The Times Uncovers Lame Campaign "Attacks" on Muslims

Tuesday's front page featured a story by Andrea Elliott on Muslims' ambivalent relationship to the Obama campaign, "Muslim Voters Detect a Snub From Obama." Elliott talked to America's first Muslim congressman, Rep. Keith Ellison, who told her that the Obama campaign asked him to cancel a speaking engagement at a Michigan mosque out of fear it would send the wrong message.


While it's novel to see a liberal Democrat's campaign being criticized for intolerance, the actual examples of "attacks" on Muslims forwarded by Elliott are exceedingly lame. (Elliott downplayed a Brooklyn imam's radicalism in a three-part series in 2006 that won her a Pulitzer Prize.)


As Senator Barack Obama courted voters in Iowa last December, Representative Keith Ellison, the country's first Muslim congressman, stepped forward eagerly to help.


Mr. Ellison believed that Mr. Obama's message of unity resonated deeply with American Muslims. He volunteered to speak on Mr. Obama's behalf at a mosque in Cedar Rapids, one of the nation's oldest Muslim enclaves. But before the rally could take place, aides to Mr. Obama asked Mr. Ellison to cancel the trip because it might stir controversy. Another aide appeared at Mr. Ellison's Washington office to explain.


"I will never forget the quote," Mr. Ellison said, leaning forward in his chair as he recalled the aide's words. "He said, 'We have a very tightly wrapped message.'"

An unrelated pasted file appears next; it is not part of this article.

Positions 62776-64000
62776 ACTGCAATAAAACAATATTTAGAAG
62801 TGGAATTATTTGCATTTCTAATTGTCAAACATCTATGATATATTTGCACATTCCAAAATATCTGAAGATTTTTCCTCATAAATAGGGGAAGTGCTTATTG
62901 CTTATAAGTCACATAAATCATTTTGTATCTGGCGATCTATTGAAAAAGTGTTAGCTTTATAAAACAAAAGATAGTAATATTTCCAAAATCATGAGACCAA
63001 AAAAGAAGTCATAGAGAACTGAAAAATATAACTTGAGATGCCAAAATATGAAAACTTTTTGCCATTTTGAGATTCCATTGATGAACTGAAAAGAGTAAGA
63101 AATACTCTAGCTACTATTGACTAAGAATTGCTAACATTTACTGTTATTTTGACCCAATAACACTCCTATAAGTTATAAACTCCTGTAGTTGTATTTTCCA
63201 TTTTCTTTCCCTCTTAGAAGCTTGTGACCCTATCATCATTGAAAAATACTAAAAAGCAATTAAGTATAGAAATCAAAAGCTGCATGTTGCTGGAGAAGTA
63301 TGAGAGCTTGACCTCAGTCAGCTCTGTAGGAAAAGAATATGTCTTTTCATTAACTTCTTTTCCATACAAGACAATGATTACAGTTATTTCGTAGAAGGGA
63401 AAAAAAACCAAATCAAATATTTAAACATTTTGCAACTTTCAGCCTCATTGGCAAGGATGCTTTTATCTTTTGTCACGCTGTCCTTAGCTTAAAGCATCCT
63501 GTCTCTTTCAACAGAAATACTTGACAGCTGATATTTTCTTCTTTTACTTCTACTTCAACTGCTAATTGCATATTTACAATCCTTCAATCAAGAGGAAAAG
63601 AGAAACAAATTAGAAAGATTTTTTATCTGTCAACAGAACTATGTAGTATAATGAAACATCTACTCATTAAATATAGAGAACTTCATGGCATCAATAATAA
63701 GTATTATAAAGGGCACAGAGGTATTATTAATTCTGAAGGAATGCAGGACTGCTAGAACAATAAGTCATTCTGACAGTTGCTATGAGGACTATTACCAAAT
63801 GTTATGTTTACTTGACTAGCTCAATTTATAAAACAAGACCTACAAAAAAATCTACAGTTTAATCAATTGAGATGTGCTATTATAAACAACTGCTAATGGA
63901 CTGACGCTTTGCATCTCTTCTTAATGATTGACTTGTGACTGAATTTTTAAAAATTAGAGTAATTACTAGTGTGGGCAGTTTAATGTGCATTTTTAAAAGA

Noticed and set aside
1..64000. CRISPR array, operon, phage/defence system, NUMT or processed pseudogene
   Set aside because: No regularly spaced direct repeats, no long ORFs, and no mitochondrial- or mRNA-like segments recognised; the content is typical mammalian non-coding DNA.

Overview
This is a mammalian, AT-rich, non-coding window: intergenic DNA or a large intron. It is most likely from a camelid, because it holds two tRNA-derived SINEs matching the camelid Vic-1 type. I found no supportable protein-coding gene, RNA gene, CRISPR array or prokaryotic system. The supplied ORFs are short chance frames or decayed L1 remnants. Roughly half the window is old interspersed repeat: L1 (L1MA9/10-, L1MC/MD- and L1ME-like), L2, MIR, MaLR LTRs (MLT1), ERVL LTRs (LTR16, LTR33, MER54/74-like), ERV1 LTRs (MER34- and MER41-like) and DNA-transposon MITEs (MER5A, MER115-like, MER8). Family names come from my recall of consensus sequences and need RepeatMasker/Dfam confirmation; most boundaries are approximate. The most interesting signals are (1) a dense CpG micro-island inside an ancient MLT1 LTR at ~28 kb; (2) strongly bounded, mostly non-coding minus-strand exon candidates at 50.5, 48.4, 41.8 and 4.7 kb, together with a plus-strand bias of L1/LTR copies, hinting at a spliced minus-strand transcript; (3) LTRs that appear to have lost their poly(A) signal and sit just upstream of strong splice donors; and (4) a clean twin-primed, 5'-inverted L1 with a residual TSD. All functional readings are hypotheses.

When Mr. Obama began his presidential campaign, Muslim Americans from California to Virginia responded with enthusiasm, seeing him as a long-awaited champion of civil liberties, religious tolerance and diplomacy in foreign affairs. But more than a year later, many say, he has not returned their embrace.


While the senator has visited churches and synagogues, he has yet to appear at a single mosque. Muslim and Arab-American organizations have tried repeatedly to arrange meetings with Mr. Obama, but officials with those groups say their invitations - unlike those of their Jewish and Christian counterparts - have been ignored. Last week, two Muslim women wearing head scarves were barred by campaign volunteers from appearing behind Mr. Obama at a rally in Detroit.


In interviews, Muslim political and civic leaders said they understood that their support for Mr. Obama could be a problem for him at a time when some Americans are deeply suspicious of Muslims. Yet those leaders nonetheless expressed disappointment and even anger at the distance that Mr. Obama has kept from them.


But once Elliott gets past the incidents from the Obama campaign,the alleged attacks on the Muslim faithforwarded by Elliott are awfully thin:


For Ms. Ghori and other Muslims, Mr. Obama's hands-off approach is not surprising in a political climate they feel is marred by frequent attacks on their faith.


Among the incidents they cite are a statement by Mr. McCain, in a 2007 interview with Beliefnet.com, that he would prefer a Christian president to a Muslim one; a comment by Senator Hillary Rodham Clinton that Mr. Obama was not Muslim "as far as I know"; and a remark by Representative Steve King, Republican of Iowa, to The Associated Press in March that an Obama victory would be celebrated by terrorists, who would see him as a "savior."


Regarding McCain's comment - wouldn't most Muslims say they prefer a Muslim president? Hillary's remark was unfairly portrayed as lending doubt to Obama's religious status, and Rep. King didn't even mention Islam - unless the Times really wants to conflate Islam with terrorism?